After a week of trying to salvage his bid to be the youngest person to go into space, Lance Bass' dream may now be dead.
The Russian Space Agency has notified its partners in the International Space Station that Bass is no longer scheduled to fly in October, according to a letter the agency sent to NASA on Monday.
The Russians have been complaining since early August about late and missing payments, growing increasingly frustrated at the end of each four-week training cycle. After two cycles were completed without payment, Bass was pulled off his training regimen at Russia's Star City (see "Lance Bass' Team Says Space Dream Ain't Over Despite 'Termination' ") and the space agency said it would be sending cargo to space instead of the 'NSYNC singer.
The letter to NASA finalizes that decision. Dated Friday and faxed Monday, it was signed by the Russian Space Agency's director of human space flight and was sent to NASA's deputy administrator and chairman of the board for the nation partners in the ISS, who were reviewing Bass' bid to fly. According to a spokesperson for NASA, the letter thanks the board for reviewing the Russians' previous proposal that Bass be their candidate (see "Lance Bass Gets Russia's Nod For October Space Flight") but revokes the request.
"They said they couldn't wait any longer for contractual terms to be implemented, that they haven't received any money," NASA spokesperson Debra Rahn said. "This is officially where the Russians stand. This letter would not be sent unless they were certain of their position. For them to send this letter, that's it. It's off. It speaks for itself."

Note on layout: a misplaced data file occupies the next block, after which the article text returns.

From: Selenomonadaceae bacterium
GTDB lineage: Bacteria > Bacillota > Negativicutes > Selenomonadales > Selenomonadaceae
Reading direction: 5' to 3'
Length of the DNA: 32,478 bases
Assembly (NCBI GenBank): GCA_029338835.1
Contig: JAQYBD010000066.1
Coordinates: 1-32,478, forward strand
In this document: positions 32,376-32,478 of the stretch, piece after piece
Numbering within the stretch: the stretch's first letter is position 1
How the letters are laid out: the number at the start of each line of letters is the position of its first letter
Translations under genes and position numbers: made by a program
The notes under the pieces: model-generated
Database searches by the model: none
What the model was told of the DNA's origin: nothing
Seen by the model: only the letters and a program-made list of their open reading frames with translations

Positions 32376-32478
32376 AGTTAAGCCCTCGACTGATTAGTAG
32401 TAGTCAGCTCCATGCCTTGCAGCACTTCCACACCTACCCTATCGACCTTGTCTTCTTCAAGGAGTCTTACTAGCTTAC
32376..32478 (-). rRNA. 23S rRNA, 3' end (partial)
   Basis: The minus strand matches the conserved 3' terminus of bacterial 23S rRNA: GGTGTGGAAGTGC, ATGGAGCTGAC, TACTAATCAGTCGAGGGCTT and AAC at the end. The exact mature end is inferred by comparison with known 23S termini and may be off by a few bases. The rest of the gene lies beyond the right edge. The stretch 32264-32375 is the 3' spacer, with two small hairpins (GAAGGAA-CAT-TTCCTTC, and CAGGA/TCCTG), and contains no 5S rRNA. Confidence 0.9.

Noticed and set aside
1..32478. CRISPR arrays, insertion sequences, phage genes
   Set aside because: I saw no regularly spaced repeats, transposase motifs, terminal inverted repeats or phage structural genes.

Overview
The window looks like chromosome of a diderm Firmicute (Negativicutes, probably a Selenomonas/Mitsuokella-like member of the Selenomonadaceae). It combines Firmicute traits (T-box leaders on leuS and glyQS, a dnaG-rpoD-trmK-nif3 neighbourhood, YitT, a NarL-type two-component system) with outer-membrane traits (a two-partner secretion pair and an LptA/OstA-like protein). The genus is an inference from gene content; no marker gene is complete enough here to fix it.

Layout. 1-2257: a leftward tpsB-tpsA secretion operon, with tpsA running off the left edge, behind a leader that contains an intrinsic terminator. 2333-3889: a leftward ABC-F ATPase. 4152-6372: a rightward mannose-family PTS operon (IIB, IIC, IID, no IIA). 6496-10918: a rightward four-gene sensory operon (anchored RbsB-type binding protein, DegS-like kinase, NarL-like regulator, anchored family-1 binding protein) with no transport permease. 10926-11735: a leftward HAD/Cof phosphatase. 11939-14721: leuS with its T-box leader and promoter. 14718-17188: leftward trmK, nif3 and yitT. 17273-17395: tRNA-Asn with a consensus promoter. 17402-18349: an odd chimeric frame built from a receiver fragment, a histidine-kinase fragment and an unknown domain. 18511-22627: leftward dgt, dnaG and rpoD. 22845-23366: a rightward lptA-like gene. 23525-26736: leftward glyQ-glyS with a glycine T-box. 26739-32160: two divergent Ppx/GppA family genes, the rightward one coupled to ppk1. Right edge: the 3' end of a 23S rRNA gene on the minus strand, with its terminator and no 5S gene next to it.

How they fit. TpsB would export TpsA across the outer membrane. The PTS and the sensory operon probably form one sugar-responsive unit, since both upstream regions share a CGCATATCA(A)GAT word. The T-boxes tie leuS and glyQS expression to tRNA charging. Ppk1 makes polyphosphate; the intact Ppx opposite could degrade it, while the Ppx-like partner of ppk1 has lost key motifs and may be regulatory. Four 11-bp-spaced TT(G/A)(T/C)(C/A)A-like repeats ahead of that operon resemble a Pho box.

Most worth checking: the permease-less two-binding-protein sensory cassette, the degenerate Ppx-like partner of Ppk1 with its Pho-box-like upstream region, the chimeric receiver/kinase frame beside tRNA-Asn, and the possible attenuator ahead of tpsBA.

As of Monday, Bass' backers were trying to keep the project going. Bass remained in Moscow over the weekend while his representatives continued to meet with the Russian Space Agency.
One Moscow-based negotiator, MirCorp President Jeffrey Manber, told MSNBC he was encouraged that the singer was staying in Moscow and that he expected to have further discussions with the Russians by midweek, since key participants will be out of town until then.
"It ain't over yet," insisted Destiny Productions President David Krieff, who has been trying to arrange the finances for Bass' trip via corporate sponsorships and a network television deal.
But even if the Russians received their money now, it may not be enough, NASA's Rahn said. Should the Russian Space Agency reverse itself and request to put Bass back on the crew, she said, NASA and the other space agencies sharing in the ISS would have serious concerns about Bass' missed training days.
"It's a matter of safety," she said. "He's been losing days and days on an already compressed schedule. They can certainly send another letter asking us to reinstate him, but how would that make up for the lost training? That would be NASA's perspective, and that would be the key issue to the other partners. Beyond that, it's speculation."
At a press conference last month, Bass addressed the possibility that he might not make the cut. Asked what he would do if he were told he couldn't go, he said, "After I stop crying? I would work my butt off trying to go for another mission."